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What will the threat landscape look like in one, five and ten years, and what should enterprises at all levels be doing to counter those threats?

Experts on a recent panel discussion among Dell security experts, partners, analysts and customers agreed that security in the future, to be effective, will not about the devices, the network or even the user, but about embedding data with its own protect.

The event, the first in what is titled the "Dell 1-5-10 Series" security discussions, was focused on what the title suggests: What will the threat landscape look like in one, five and ten years, and what should enterprises at all levels be doing to counter those threats?

During the session, it was agreed that the current security model, which has not changed in decades, will not survive the future. Relying on an application to identify the person is now obsolete. With the pervasiveness of Data, on devices, in the cloud and in constant transmission, it is near impossible to identify all the instances of the data so data need to be self-protecting.

Self Protecting Data

So how do you give data the capability to protect itself?

According to Patrick Sweeney, executive director at Dell SonicWALL, it would be "only about the data" not about the device, not about the network. You need to protect it, own it, revoke it.?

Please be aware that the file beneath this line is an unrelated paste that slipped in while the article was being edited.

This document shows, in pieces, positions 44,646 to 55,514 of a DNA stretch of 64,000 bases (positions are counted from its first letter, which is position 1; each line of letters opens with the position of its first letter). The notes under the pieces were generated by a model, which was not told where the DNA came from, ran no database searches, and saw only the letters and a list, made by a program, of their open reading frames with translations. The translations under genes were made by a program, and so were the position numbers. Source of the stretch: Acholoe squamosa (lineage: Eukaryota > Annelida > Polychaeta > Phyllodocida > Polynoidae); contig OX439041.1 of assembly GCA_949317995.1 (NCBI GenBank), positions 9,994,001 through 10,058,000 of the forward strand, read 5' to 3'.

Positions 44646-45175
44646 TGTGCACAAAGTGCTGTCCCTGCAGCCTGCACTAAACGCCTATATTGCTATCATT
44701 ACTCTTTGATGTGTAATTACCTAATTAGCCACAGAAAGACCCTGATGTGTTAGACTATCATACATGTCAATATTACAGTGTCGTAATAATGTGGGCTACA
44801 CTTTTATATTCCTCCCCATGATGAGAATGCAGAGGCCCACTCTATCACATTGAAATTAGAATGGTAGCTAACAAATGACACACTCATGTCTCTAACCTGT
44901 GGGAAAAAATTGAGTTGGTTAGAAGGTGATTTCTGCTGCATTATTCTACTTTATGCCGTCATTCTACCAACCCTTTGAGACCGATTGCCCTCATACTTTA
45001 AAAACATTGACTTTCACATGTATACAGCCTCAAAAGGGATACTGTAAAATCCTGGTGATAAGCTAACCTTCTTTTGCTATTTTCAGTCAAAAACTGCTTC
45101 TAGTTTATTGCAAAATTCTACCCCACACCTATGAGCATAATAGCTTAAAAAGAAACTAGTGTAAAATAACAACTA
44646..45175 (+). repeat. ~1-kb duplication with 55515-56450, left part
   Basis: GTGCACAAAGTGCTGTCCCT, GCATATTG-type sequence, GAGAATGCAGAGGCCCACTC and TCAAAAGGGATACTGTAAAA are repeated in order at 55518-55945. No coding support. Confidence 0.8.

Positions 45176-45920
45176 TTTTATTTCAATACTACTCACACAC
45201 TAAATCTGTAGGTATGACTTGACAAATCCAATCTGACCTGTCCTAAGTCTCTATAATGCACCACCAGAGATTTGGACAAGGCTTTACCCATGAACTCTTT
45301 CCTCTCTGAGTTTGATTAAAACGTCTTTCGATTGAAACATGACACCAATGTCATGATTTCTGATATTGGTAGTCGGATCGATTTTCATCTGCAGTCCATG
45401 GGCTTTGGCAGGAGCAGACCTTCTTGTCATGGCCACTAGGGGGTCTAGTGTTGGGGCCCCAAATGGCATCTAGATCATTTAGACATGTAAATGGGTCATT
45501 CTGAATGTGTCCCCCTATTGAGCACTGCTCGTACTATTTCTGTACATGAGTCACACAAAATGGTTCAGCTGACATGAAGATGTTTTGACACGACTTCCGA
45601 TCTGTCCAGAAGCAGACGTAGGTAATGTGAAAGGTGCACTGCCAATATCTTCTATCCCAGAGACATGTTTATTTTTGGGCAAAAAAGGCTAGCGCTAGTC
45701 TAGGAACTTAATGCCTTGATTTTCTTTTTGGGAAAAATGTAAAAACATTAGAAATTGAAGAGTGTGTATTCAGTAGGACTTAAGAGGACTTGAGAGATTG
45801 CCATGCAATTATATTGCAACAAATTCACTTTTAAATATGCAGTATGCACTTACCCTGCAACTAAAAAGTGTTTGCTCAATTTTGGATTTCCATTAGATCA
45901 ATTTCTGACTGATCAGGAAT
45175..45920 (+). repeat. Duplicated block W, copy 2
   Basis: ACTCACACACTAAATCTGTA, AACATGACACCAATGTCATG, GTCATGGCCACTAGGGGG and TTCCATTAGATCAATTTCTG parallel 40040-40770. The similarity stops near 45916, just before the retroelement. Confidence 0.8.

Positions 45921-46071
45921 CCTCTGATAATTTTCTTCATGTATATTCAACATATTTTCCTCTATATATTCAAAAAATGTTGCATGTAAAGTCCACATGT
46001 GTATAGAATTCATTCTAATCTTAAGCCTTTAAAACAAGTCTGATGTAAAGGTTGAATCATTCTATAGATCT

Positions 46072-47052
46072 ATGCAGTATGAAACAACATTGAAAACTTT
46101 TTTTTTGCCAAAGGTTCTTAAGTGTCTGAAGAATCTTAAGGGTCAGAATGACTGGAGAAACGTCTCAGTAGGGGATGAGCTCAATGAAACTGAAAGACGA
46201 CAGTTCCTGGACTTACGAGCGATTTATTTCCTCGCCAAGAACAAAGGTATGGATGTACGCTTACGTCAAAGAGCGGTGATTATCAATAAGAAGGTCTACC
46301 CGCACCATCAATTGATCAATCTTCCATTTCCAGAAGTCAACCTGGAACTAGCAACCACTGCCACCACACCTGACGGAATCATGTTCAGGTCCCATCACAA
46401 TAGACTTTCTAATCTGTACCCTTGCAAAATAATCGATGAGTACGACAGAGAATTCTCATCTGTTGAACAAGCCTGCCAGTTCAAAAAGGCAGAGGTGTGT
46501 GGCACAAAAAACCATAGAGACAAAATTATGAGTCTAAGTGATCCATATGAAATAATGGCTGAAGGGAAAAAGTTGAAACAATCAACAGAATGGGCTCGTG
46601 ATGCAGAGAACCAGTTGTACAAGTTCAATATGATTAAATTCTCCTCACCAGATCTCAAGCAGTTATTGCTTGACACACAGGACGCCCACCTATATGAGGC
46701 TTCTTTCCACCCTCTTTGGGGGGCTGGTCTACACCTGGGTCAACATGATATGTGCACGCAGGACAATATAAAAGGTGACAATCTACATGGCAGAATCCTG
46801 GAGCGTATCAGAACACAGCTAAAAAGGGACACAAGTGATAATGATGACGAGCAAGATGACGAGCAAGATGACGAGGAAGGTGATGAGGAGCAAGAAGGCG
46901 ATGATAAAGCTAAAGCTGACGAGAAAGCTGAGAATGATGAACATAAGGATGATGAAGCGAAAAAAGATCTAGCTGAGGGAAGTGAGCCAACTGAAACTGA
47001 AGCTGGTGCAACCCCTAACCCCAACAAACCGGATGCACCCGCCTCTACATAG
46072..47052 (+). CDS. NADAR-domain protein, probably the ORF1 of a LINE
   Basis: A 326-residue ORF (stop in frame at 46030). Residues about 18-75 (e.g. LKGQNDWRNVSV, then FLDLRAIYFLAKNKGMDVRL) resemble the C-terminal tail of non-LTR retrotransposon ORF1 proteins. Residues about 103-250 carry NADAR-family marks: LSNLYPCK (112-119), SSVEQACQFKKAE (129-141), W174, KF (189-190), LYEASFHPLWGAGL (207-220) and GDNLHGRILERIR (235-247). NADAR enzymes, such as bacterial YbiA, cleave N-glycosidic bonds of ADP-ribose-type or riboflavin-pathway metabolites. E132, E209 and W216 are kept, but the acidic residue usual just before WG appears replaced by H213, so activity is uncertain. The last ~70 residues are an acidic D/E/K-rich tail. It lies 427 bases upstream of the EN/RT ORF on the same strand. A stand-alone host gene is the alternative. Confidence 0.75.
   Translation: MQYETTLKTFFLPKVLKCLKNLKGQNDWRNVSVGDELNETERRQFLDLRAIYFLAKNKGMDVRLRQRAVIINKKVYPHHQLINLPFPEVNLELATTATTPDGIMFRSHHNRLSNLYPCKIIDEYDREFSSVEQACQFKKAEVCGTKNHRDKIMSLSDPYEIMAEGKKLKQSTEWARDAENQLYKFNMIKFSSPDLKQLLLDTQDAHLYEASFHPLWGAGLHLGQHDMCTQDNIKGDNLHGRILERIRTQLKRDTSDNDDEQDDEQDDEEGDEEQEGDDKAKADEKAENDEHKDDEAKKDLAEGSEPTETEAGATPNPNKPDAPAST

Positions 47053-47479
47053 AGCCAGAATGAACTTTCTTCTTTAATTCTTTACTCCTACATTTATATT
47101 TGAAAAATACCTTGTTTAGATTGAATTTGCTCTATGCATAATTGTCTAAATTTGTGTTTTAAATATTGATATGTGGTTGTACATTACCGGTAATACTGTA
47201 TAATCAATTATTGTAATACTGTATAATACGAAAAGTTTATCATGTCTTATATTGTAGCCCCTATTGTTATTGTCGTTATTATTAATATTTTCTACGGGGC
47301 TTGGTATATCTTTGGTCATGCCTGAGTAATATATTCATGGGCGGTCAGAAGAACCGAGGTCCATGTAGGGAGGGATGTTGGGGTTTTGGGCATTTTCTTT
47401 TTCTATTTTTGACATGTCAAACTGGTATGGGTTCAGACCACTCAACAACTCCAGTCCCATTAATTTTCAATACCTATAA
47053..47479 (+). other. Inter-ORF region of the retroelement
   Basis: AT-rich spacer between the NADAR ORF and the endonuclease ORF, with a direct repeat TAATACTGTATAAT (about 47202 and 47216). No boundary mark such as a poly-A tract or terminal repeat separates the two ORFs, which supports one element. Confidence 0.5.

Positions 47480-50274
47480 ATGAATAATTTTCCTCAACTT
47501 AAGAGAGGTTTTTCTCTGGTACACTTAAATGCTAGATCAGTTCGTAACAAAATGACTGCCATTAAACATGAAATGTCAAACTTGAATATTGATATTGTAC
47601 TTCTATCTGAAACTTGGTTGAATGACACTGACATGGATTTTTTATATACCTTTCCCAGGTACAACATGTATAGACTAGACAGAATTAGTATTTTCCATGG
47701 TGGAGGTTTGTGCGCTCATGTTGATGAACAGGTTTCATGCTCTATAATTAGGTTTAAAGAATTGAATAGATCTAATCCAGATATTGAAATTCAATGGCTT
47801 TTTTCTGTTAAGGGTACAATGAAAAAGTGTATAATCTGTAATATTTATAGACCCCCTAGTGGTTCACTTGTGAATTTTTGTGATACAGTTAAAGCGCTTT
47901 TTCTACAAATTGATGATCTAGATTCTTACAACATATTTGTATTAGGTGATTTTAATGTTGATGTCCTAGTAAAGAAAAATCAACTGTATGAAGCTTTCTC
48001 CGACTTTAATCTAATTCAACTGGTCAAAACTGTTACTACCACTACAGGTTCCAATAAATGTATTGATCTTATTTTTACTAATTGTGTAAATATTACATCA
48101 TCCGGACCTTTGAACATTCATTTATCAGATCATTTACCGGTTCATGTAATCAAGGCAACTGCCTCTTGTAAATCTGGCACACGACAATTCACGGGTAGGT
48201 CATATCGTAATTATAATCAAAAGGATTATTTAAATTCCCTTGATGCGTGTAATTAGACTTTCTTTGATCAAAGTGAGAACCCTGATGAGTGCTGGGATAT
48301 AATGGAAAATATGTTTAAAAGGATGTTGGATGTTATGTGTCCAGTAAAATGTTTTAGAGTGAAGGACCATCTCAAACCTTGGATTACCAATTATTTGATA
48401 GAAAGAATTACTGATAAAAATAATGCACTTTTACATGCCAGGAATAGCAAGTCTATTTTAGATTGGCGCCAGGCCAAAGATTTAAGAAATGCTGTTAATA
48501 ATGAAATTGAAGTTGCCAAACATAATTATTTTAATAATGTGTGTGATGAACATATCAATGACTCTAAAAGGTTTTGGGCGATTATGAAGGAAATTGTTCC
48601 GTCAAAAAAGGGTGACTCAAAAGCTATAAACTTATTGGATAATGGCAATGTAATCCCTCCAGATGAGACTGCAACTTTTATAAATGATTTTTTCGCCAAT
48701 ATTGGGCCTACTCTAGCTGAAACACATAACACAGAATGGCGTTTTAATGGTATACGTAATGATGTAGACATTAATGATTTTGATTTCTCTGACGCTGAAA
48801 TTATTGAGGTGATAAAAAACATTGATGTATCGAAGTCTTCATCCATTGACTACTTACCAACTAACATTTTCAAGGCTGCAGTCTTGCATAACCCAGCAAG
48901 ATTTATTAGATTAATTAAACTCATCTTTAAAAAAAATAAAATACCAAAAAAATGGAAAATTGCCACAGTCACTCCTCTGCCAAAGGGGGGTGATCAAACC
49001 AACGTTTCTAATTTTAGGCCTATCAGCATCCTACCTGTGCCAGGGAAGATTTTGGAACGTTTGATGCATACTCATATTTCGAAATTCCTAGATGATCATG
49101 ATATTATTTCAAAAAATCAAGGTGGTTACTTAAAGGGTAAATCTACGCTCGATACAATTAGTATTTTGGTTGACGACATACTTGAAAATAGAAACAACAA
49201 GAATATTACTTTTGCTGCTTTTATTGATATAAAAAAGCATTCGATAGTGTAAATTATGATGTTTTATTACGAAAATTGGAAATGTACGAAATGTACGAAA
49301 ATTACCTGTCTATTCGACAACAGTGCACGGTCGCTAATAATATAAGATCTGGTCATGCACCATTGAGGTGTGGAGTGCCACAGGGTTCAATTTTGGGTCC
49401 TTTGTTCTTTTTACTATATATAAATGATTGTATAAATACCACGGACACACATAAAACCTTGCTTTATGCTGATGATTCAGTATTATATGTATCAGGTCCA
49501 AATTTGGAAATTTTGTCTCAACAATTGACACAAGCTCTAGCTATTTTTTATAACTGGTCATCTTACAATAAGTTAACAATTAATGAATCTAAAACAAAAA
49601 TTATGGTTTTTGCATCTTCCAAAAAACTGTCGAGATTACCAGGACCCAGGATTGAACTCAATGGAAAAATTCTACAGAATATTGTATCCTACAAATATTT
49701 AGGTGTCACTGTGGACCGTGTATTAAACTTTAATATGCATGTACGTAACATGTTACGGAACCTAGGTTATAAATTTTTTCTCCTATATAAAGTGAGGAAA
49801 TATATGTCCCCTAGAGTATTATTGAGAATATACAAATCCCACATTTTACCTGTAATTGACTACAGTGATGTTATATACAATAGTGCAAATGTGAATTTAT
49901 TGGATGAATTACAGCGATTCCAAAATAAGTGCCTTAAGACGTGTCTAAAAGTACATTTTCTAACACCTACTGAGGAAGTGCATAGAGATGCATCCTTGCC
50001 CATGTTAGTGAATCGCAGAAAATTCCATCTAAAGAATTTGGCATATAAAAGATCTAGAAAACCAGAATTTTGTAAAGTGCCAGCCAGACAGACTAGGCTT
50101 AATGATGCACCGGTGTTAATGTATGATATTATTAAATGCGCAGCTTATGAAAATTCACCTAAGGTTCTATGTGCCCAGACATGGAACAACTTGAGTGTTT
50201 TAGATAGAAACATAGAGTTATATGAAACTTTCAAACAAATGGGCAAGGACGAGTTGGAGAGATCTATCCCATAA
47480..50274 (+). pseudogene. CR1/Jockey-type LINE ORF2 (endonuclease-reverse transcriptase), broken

To do that would require three things: ?First, encrypt it with enterprise key management. That's fundamental to any BYOD strategy. Second, it has to reside in a virtual container that I control, like an embassy that is subject to my rules and my laws. Somebody else can't repurpose it, send it out on an email or do anything with it.

Finally, he said, it would have to possess egress policies that control who can access it. ?If I want to revoke the key, I can hit a red button and it doesn't?t matter if the bytes are still there, you can?t read them,?
Interesting, but would it work? In principle, there is no reason why not, it is simply down to building an application to manage the process.